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Chemicals and Solvents (Birth Defect Information: Exposures and Risk Factors)

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Chemicals (Pesticides, Solvents and Colorants)

Expectant mothers should use caution as they consider possible exposures to chemicals from their activities at home and in the workplace. Common chemicals that may increase the risk of birth defects are pesticides, solvents and colorants. Even seemingly harmless hobbies may create exposures.1

The ways in which a woman may come into contact with a chemical are through inhalation, ingestion, and in some cases, absorption through the skin. Most of the time, in order for chemical exposure during pregnancy to be harmful it would have to be in large doses over a long period of time.1 Chemicals can either pass from your blood and through the placenta or be absorbed into the blood stream, both resulting in exposure to the baby.2

Exposure to harmful chemicals during pregnancy can cause miscarriage, slow growth and birth defects. The most sensitive time of pregnancy is during the first trimester (12 weeks), when organs and limbs are being formed; therefore, a fetus exposed to harmful chemicals during this time may be born with a birth defect. Babies exposed to harmful chemicals after the first trimester are more likely to have slow growth and problems with brain development.2

Pesticides, solvents and colorants are found in a wide variety of everyday products and in the environment; for example:

Pesticides
 
  • DDT/DDD/DDE (use is banned in the U.S.)
  • Insecticides
  • Herbicides
  • Fungicides
  •  
    Solvents
     
  • Gasoline
  • Motor oil
  • Paint thinner
  • Polyurethane
  • Spray paint
  • Aerosol sprays
  • Nail polish remover
  • Many cleanin products
  •  
    Colorants
     
  • Pigments
  • Metallic and organic dyes
  • Colored wall and furniture paints
  • Fabric dyes and  paints
  • Permanent hair dye
  • Nail polish
  • Corroded metal
  •  
    Miscellaneous
     
  • Formaldehyde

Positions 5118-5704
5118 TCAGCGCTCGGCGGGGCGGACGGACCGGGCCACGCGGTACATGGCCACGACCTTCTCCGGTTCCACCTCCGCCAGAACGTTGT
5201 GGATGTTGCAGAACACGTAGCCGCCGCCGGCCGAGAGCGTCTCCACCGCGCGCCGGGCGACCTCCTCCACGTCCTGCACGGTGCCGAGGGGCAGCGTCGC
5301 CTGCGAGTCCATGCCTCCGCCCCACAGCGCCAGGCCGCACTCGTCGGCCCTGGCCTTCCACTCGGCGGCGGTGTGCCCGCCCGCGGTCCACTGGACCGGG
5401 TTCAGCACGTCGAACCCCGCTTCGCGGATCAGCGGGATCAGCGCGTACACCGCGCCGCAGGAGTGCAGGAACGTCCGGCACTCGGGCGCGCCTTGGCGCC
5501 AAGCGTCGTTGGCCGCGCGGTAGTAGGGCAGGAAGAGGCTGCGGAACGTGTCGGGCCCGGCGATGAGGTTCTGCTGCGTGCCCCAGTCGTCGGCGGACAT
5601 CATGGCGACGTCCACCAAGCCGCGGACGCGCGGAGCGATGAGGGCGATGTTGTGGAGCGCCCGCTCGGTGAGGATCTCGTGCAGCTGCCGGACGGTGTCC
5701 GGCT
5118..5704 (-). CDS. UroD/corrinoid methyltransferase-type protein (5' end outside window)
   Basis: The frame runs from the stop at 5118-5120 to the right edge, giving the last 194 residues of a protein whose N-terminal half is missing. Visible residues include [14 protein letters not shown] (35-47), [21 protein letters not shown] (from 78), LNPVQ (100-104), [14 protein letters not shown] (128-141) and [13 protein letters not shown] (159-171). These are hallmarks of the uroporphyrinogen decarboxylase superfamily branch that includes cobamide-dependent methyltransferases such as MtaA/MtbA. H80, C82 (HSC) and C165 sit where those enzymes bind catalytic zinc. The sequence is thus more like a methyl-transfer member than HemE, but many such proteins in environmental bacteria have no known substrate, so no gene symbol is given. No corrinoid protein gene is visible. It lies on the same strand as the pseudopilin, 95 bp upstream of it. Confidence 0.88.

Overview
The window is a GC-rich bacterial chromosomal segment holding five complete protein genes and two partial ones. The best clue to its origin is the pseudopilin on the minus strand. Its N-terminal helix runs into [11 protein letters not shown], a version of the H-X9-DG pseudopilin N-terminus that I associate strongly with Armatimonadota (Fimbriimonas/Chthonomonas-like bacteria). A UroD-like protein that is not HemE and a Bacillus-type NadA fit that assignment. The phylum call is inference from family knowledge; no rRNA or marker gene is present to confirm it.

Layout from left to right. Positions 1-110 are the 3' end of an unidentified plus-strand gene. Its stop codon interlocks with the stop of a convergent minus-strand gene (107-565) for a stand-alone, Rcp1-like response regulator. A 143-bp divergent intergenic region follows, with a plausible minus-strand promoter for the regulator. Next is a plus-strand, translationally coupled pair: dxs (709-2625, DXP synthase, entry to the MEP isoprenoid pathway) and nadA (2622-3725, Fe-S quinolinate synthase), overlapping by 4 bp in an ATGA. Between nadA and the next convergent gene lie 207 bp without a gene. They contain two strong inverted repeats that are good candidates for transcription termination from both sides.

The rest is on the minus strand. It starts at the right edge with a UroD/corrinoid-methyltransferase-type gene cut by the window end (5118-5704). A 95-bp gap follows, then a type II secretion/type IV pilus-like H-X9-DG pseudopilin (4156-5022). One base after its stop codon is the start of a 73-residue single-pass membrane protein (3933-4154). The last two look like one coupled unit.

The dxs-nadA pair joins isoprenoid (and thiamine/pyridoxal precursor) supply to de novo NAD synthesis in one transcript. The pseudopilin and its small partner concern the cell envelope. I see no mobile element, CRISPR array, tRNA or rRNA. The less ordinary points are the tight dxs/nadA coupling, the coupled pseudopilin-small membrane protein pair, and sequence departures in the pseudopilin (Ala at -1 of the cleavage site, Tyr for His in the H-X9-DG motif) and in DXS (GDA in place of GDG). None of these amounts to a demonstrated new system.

• Methotrexate (MTX)
  • Lead
  • Mercury
  • Arsenic
  • Accutane
  • There are many steps a woman can take in order to minimize exposure to chemicals. Some of these include:

  • Wear protective gear, such as gloves and/or a facemask
  • Do not paint
  • If you have indoor cats, let someone else change the litter
  • Be well informed as to what types of fish contain high levels of mercury and avoid eating them during pregnancy
  • Avoid pesticides
  • If you use chemicals at work, find out what they are and ask your health care provider if your exposure might harm you or your baby.
  • Additional Resources

    California Teratogen Information Service – Pregnancy Risk Information Line
    1-800-532-3749

    Poison Control – California
    1-800-222-1222

    California Department of Public Health (CDPH)
    Occupational Health Branch (OHB)
    Hazard Evaluation System and Information Service (HESIS)
    http://www.cdph.ca.gov/programs/hesis/Pages/default.aspx
    510-620-5757 (main)
    866-282-5516 (workplace hazard helpline)

    Centers for Disease Control and Prevention (CDC)
    National Institute for Occupational Safety and Health (NIOSH)
    http://www.cdc.gov/niosh/docs/99-104/

    References

    1. (2007, April). Environmental risks and pregnancy. Retrieved May 28, 2009, from March of Dimes Web site: http://www.marchofdimes.com/aboutus/681_9146.asp
    2. (2007, August 2). If i'm pregnant, can the chemicals i work with harm my baby?. Retrieved May 29, 2009, from Hazard Evaluation System and Information Services Web site: http://www.cdph.ca.gov/programs/hesis/Documents/pregnant.pdf (PDF)Opens a new browser window.
     
     
    Last modified on: 9/1/2009 4:46 PM